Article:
4.43568260226713E-06 Slovenia 1 2 2 5 2029000 9
3.94649603771798E-06 Bahrain 1 0 0 1 760168 3
3.74286516328249E-06 New Zealand 3 1 5 9 4274800 16
3.72967328062062E-06 Estonia 1 1 0 2 1340600 5
3.2718981482412E-06 Australia 11 12 13 36 21394309 70
2.0639834881321E-06 Belarus 2 3 8 13 9690000 20
2.03617995610366E-06 Slovakia 3 1 0 4 5402273 11
2.003999983968E-06 Denmark 2 1 3 6 5489022 11
1.90186382655002E-06 Mongolia 1 1 0 2 2629000 5
1.88343622475672E-06 Norway 1 2 2 5 4778500 9
1.86368477103301E-06 Cuba 1 6 6 13 11268000 21
1.82025028441411E-06 Georgia 2 0 2 4 4395000 8
1.6655562958028E-06 Armenia 0 0 5 5 3002000 5
1.58102766798419E-06 Netherlands 4 5 4 13 16445000 26
1.50037509377344E-06 Trinidad & Tob 0 1 0 1 1333000 2
1.30390362336661E-06 Great Britain 16 10 11 37 60587300 79
1.19008657879861E-06 Lithuania 0 1 2 3 3361100 4
1.17842693098346E-06 Switzerland 2 0 3 5 7637300 9
1.15349832973442E-06 Czech Republic 2 3 0 5 10403136 12
1.12822142473682E-06 Finland 1 1 1 3 5318105 6
1.06295027754813E-06 Azerbaijan 1 2 2 5 8467000 9
1.04708780014445E-06 Bulgaria 1 1 3 5 7640238 8
1.03682813536828E-06 South Korea 8 10 6 24 48224000 50
8.97397547113371E-07 Panama 1 0 0 1 3343000 3
8.96146569750075E-07 Hungary 0 4 1 5 10043000 9
8.42951627545065E-07 Kazakhstan 1 3 4 8 15422000 13
7.9298442018845E-07 Romania 4 1 3 8 21438000 17
7.75516750076078E-07 France 4 12 14 30 64473140 50
7.16467590718801E-07 Ukraine 5 5 8 18 46059306 33
7.05673370563687E-07 Germany 11 8 9 28 82191000 58
6.89636561532073E-07 Canada 2 6 5 13 33350900 23
6.74207805828152E-07 Zimbabwe 1 3 0 4 13349000 9
6.58616904500549E-07 Croatia 0 1 1 2 4555000 3
6.54150695186072E-07 Italy 6 7 7 20 59619290 39
6.5111083306267E-07 Sweden 0 3 0 3 9215021 6
5.99060250660904E-07 Russia 13 14 18 45 141888900 85
5.64227948091029E-07 Kyrgyzstan 0 1 1 2 5317000 3
5.24746727712203E-07 USA 26 27 28 81 304909000 160
4.79563175494705E-07 Austria 0 1 2 3 8340924 4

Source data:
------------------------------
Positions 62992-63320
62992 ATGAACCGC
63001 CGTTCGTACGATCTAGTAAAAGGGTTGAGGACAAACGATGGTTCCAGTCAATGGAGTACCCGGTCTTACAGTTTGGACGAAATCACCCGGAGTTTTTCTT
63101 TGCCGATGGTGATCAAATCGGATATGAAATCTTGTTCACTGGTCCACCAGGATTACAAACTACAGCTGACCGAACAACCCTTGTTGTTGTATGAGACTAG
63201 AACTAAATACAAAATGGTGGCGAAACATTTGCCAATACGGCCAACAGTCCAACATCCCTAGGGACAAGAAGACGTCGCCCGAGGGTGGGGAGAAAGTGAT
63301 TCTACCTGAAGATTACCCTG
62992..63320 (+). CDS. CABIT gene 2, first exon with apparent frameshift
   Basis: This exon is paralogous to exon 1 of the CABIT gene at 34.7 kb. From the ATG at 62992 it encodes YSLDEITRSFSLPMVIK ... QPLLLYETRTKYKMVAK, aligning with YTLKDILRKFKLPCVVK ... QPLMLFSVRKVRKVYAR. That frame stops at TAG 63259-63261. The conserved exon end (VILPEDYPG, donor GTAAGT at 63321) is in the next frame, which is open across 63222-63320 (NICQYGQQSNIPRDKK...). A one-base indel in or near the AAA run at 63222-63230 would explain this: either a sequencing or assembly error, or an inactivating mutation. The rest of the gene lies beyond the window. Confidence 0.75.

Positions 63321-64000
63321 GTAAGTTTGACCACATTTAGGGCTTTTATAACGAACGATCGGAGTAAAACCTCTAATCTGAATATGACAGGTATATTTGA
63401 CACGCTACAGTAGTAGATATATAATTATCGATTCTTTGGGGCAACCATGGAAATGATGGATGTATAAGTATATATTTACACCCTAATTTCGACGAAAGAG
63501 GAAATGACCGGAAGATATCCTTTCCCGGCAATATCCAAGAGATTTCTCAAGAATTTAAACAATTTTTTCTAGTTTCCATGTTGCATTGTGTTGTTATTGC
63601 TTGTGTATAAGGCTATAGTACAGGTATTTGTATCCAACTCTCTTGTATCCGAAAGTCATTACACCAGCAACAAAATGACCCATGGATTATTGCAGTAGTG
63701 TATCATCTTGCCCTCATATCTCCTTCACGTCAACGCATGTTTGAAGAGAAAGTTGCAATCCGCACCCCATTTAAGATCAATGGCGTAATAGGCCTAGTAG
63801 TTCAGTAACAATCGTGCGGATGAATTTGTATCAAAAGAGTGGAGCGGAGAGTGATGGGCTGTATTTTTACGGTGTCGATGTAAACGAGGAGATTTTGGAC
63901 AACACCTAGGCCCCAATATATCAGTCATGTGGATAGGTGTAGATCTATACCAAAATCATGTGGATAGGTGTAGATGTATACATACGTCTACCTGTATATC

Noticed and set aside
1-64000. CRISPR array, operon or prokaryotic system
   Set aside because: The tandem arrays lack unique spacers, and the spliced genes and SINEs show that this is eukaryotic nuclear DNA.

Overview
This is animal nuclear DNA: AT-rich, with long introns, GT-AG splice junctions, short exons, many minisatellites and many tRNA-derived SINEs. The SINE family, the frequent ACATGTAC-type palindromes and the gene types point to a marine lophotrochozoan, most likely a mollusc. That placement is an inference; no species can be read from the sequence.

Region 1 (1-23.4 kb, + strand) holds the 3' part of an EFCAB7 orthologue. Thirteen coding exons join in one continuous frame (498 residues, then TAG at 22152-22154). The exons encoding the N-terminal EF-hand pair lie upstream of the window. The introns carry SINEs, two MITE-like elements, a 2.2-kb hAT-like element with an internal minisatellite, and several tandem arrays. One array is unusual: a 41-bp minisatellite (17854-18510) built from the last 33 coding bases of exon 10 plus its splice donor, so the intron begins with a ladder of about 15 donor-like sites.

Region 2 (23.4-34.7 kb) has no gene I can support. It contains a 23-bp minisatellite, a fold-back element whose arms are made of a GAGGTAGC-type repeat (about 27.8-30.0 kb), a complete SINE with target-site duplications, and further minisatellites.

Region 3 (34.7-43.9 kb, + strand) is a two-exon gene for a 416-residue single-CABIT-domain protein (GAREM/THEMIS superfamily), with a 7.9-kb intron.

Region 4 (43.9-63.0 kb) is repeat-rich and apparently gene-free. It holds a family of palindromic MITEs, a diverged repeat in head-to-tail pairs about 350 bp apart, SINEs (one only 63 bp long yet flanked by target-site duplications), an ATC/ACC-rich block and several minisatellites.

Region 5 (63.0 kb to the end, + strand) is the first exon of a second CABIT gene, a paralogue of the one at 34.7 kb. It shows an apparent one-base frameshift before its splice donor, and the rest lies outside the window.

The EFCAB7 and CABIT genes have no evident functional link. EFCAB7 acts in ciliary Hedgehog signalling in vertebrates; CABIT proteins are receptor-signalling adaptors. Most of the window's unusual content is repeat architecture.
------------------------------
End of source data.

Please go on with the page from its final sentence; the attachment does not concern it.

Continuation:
4.7224303662557E-07 Poland 3 4 1 8 38115967 18
4.62379150903741E-07 DPR Korea 2 1 3 6 23790000 11
4.55897357966264E-07 Spain 3 5 2 10 46063000 21
4.40917107583774E-07 Latvia 0 0 1 1 2268000 1
4.35862790393584E-07 Singapore 0 1 0 1 4588600 2
4.26234748787895E-07 Kenya 2 4 2 8 37538000 16
3.58840943751682E-07 Greece 0 1 2 3 11147000 4
3.52416007518208E-07 Japan 8 6 9 23 127690000 45
3.04321363359708E-07 Serbia 0 1 1 2 9858000 3
2.9050062941803E-07 Tunisia 1 0 0 1 10327000 3
2.55735788396902E-07 Uzbekistan 0 2 3 5 27372000 7
2.04918032786885E-07 Dominican Rep 0 1 0 1 9760000 2
1.88270733314506E-07 Portugal 0 1 0 1 10623000 2
1.61733786187935E-07 Cameroon 1 0 0 1 18549000 3
1.51860288534548E-07 Togo 0 0 1 1 6585000 1
1.4991379956525E-07 Ecuador 0 1 0 1 13341000 2
1.48456057007126E-07 Tajikistan 0 0 1 1 6736000 1
1.38048715354864E-07 China 45 14 20 79 1325619000 183
1.36930028755306E-07 Israel 0 0 1 1 7303000 1
1.30434782608696E-07 Chinese Taipei 0 0 3 3 23000000 3
1.21617512921861E-07 Netherlands Antilles 0 1 0 1 16445000 2
1.19307040845362E-07 Chile 0 1 0 1 16763470 2
1.1333651128911E-07 Turkey 1 2 1 4 70586256 8
1.00983325128438E-07 Ethiopia 2 1 0 3 79221000 8
9.92508373110794E-08 Argentina 1 0 1 2 40301927 4
8.86053517632465E-08 Algeria 0 1 1 2 33858000 3
7.93169264367393E-08 Thailand 1 1 0 2 63038247 5
6.73959053393058E-08 Colombia 0 1 1 2 44513090 3
4.266621156041E-08 Brazil 1 0 5 6 187502000 8
4.17966717310301E-08 South Africa 0 1 0 1 47850700 2
3.74944344198908E-08 Mexico 1 0 1 2 106682500 4
3.68391969055075E-08 Afghanistan 0 0 1 1 27145000 1
3.5773438372257E-08 Venezuela 0 0 1 1 27953701 1
3.45382878507255E-08 Indonesia 1 1 3 5 231627000 8
3.20266461696131E-08 Morocco 0 0 1 1 31224000 1
2.28898426323319E-08 Vietnam 0 1 0 1 87375000 2
1.41852458633624E-08 Iran 0 0 1 1 70495782 1
1.3295043607743E-08 Egypt 0 0 1 1 75216000 1
3.5182811648466E-09 India 1 0 1 2 1136918800 4


January 08, 2007

Analytics

Writing about web page http://www.google.com/analytics

About a week ago I hooked up google analytics to this blog. I will be posting random tit-bits of information from this now and again whenever I find something interesting. Apparently the top five sources (such as search engines and referral sites) for my blog (along with number of visitors) are:

google 16
(direct) 9
planet.uwcs.co.uk 4
sunion.warwick.ac.uk 2
warwickgamedesign.co.uk 2

The question is – who came here via the onion, or VGDsoc?